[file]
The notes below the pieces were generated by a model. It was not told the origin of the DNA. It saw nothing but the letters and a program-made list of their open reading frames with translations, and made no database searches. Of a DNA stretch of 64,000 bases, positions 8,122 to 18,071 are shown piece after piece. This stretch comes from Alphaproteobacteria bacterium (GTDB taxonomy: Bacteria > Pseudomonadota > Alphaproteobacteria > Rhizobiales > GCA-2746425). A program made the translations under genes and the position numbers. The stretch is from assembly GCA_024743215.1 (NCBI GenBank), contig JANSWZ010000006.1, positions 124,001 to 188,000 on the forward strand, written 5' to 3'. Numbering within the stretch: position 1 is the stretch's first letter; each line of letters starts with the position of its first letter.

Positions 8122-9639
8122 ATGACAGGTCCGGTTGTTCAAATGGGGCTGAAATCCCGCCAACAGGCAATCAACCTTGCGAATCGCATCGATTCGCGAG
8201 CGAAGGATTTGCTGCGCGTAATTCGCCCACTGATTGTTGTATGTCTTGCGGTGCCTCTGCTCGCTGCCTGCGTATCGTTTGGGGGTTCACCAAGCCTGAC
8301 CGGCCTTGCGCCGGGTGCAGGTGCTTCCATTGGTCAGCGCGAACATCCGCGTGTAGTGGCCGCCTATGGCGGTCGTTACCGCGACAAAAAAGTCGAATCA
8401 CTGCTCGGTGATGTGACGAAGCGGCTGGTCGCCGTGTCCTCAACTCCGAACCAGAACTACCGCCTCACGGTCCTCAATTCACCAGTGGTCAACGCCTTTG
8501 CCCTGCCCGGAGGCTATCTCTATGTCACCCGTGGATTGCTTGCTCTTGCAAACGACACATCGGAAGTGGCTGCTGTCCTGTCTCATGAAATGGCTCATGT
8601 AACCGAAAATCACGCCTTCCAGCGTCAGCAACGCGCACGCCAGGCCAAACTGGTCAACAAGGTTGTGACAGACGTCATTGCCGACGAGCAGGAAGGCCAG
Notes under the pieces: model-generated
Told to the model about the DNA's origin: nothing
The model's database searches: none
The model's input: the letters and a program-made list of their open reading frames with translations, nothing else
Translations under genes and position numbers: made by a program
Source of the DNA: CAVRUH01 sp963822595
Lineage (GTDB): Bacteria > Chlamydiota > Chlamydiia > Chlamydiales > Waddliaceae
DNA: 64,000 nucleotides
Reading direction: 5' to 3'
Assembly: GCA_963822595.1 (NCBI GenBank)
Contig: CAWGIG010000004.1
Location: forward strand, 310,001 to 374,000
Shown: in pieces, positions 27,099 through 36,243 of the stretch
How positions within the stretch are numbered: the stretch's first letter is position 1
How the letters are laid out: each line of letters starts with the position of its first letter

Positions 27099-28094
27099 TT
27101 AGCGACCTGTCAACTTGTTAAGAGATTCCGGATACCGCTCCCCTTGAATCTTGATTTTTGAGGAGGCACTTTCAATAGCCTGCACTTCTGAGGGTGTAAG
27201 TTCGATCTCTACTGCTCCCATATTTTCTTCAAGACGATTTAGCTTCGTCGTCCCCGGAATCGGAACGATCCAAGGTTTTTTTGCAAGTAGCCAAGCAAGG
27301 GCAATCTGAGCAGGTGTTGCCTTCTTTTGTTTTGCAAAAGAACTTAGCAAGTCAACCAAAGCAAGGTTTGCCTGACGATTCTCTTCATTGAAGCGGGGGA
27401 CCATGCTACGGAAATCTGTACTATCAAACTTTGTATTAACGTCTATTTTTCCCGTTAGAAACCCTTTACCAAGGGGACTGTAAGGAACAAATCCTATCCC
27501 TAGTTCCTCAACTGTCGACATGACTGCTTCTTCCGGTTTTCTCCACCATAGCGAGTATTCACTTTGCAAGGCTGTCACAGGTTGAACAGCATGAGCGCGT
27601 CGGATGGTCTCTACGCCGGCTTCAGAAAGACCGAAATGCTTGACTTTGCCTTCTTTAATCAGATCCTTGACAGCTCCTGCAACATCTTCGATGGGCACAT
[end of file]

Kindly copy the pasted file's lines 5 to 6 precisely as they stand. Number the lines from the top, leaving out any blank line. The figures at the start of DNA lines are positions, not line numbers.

8301 CGGCCTTGCGCCGGGTGCAGGTGCTTCCATTGGTCAGCGCGAACATCCGCGTGTAGTGGCCGCCTATGGCGGTCGTTACCGCGACAAAAAAGTCGAATCA
8401 CTGCTCGGTGATGTGACGAAGCGGCTGGTCGCCGTGTCCTCAACTCCGAACCAGAACTACCGCCTCACGGTCCTCAATTCACCAGTGGTCAACGCCTTTG